Nearly 60 per cent of European CIOs are already using cloud services – even if they don't realise it. That's according to a new survey from IDC which found that the use of cloud services was more prevalent than had been expected.
The revelation was particularly revealing given that 50 per cent of the same CIOs said they were not using cloud services when asked a more general question – and about a third say they won't be using cloud computing within the next five years, said Marianne Kolding, associate vice president, European services and software, IDC . "The results change when they're asked about specific products, however," she added. She explained that this suggested some CIOs weren't aware that some of the technologies they were using were actually cloud technologies.
Kolding was speaking at an event commemorating IDC's 40th birthday (IDC is a sister company of IDG, publisher of CIO) and revealed details of spending plans for Europe for the coming year.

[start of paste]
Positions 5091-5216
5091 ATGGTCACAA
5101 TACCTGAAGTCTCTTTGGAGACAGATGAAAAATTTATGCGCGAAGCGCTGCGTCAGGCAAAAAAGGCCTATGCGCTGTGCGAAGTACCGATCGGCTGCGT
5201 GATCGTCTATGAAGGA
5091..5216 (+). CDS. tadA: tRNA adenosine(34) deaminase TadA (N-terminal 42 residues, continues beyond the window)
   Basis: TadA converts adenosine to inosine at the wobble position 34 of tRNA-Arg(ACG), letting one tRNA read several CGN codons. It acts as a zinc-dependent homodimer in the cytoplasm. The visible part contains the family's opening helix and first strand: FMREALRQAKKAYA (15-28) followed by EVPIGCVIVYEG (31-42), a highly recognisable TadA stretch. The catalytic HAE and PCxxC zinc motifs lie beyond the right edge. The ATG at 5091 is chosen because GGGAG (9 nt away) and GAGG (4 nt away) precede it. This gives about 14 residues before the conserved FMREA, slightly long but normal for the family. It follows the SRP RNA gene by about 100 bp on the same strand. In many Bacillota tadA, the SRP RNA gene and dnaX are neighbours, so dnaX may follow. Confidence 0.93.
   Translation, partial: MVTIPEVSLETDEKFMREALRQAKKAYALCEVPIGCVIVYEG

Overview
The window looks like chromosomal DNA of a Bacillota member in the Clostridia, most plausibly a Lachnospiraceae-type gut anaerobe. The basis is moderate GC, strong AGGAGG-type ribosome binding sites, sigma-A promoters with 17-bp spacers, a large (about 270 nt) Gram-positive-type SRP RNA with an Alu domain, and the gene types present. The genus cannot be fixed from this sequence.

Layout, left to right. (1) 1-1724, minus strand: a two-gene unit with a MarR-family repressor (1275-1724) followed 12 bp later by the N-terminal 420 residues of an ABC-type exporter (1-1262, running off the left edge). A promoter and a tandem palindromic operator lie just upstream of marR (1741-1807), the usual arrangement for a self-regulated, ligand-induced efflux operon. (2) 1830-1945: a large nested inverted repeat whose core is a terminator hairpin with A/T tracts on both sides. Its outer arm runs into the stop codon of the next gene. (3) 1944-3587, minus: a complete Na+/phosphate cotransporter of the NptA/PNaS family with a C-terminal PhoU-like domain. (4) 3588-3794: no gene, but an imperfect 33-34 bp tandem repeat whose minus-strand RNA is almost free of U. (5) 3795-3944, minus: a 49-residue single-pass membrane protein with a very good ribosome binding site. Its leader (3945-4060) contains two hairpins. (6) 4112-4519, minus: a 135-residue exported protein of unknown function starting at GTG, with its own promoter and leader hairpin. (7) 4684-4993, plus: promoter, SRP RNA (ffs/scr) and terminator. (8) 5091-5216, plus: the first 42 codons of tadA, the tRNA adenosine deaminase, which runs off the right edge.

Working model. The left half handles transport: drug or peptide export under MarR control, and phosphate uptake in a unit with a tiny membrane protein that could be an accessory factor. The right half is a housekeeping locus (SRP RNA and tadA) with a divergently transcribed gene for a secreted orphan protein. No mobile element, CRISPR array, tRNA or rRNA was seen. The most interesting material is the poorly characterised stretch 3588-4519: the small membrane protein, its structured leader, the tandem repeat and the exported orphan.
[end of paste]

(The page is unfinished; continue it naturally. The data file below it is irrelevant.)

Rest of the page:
The signs are for an increase in spending said Kolding, although vendors probably can't pop the champagne just yet, the increases are modest and there are still a significant number of CIOs whose top priority is reducing costs, she said. But, she added, 45 per cent of organisations did expect IT spending to grow.
High priorities on CIOs' shopping list of technologies include virtualisation, although security is not far behind, with storage management third on the list "Security is always up there," said Kolding.
There's little interest in green technology, particularly compared with the situation a few years ago. "In previous years, people were only talking about green and innovation but we don't hear so much about that. Now they're only interested in the green label when it offers something else too – like cost savings," she said.
For the survey, IDC questioned 673 CIOs across Europe, said Kolding.